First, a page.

An author's note: This post was syndicated nationally
November 18, 2008
Honesty May Not Always Be The Best Policy
It has officially happened. I've started lying to my son, and to boot, manipulating him as well. In the past, I have sat on my moral mountain judging others for telling little white lies to their children. But that was before I became a Mom, and now, well now it is different, I have joined the ranks and become a teller of lies.
My husband Wally first noticed it and pointed it out to me the other night. Benjamin hurt his tooth and we were instructed by the dentist to feed him soft foods. Tired of pasta and soup, Ben wanted something else. I tried to give him some cod but when I asked him to try some "fish" I got a lot of head nodding, and not in the vertical direction but in the horizontal. Desperate for Ben to eat something, I told my innocent, unsuspecting child that the fish was something that he actually enjoyed. I told him the fish was a french fry. Next thing I knew, Ben was enjoying fish and even asking for more. Wally then commented, "are we now lying to our son?" Was I? Were we?
As I contemplated the question, I saw out of the corner of my eye Ben smiling after each bite of his fish -- a 20 month old was actually LOVING fish (or fries as Ben liked to think of them as). I didn't feel like getting into a moral match with my husband so I kept the answer simple and I said yes.
In addition to the french fry lie, I have also appealed to my son's sensitive side. Lately, if he sees that someone is upset or afraid. He will go right up to the person and rub their arm or leg or back (whatever body part is close at the time) and tell them it is "okay" in a soft gentle voice as he puts his head close to you. It is perhaps the sweetest thing I have ever seen and I will admit I have used this beautiful side of my son to get something I wanted done without a lot of the headache. Some may call this manipulation - I call it resourcefulness. As I tried to change his poopy filled diaper, he started yelling "no" and running around the coffee table. This has become a normal occurrence as of late and I am just tired of it. On occasion, I've tried to reason with him, "Mommy doesn't like to change smelly diapers either but who wants to sit in poop - I know I wouldn't." Usually, that approach gets a blank stare or more screams. Other times, I have grabbed him kicking and screaming and this just adds to everyone's frustration. This time around, I covered my face with my hands and started pretend crying. The next thing I knew I heard the pitter patter of little feet and pat on the back and "OK, OK" in the sweet innocent little voice. Yes, I am horrible but he sat very still while I changed his pants with no problem.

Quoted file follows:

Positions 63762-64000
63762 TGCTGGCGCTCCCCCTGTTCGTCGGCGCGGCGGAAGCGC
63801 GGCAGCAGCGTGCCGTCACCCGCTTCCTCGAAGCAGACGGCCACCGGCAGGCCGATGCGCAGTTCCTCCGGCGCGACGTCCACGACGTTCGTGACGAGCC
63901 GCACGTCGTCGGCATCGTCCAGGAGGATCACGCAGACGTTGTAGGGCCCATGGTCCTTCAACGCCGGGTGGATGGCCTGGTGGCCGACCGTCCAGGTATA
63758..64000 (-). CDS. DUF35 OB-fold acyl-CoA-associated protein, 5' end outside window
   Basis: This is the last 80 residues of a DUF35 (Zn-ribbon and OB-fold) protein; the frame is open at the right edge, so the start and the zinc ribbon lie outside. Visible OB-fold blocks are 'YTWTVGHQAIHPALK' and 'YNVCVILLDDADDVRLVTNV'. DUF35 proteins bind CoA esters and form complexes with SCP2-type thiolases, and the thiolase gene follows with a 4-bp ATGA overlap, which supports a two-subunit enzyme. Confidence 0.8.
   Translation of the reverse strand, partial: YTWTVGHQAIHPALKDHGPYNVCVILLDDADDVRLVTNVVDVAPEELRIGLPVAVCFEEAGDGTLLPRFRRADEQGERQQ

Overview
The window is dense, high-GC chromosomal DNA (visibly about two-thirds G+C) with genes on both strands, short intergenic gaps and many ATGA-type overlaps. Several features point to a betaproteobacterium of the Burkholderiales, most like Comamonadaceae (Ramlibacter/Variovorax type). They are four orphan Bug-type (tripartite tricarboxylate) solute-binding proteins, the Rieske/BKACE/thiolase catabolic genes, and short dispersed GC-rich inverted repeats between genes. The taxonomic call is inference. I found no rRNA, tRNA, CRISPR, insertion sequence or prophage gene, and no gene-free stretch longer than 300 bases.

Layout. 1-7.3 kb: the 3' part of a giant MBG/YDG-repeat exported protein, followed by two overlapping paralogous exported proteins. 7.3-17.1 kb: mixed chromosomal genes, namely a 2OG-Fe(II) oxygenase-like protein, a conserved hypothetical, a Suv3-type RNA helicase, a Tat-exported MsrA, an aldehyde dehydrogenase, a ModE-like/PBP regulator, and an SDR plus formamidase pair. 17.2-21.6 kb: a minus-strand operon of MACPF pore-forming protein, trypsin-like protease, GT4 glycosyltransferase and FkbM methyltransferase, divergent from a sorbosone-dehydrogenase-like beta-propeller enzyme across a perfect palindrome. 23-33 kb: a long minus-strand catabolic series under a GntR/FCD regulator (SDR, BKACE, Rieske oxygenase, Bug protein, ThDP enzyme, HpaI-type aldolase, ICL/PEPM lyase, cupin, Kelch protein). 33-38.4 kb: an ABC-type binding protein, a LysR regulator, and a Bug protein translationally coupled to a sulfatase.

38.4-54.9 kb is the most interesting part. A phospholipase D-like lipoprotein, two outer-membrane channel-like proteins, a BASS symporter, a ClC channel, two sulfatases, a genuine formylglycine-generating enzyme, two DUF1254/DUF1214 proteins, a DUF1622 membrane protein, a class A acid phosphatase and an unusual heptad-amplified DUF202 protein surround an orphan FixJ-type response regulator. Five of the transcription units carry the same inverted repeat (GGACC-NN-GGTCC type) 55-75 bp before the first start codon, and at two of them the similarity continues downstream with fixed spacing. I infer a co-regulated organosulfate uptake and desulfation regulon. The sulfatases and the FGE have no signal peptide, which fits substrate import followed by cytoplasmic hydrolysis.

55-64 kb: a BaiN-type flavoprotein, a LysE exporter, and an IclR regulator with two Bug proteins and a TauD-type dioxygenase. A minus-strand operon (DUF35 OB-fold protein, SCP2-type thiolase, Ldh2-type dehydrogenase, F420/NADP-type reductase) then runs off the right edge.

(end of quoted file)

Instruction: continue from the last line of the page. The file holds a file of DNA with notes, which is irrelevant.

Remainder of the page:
So if calling fish fries got him to eat the cod and pretend crying got his diaper changed without the drama, then how wrong could that be? I now believe one little white lie is canceled out by the good it can do for my son and others. I'm sure some parenting expert would tell me how wrong it is but for now I will tell my lies (within reason). I'm sure this will come to bite me in the butt but I'll wait until that happens.
The Young Girl and the Sea
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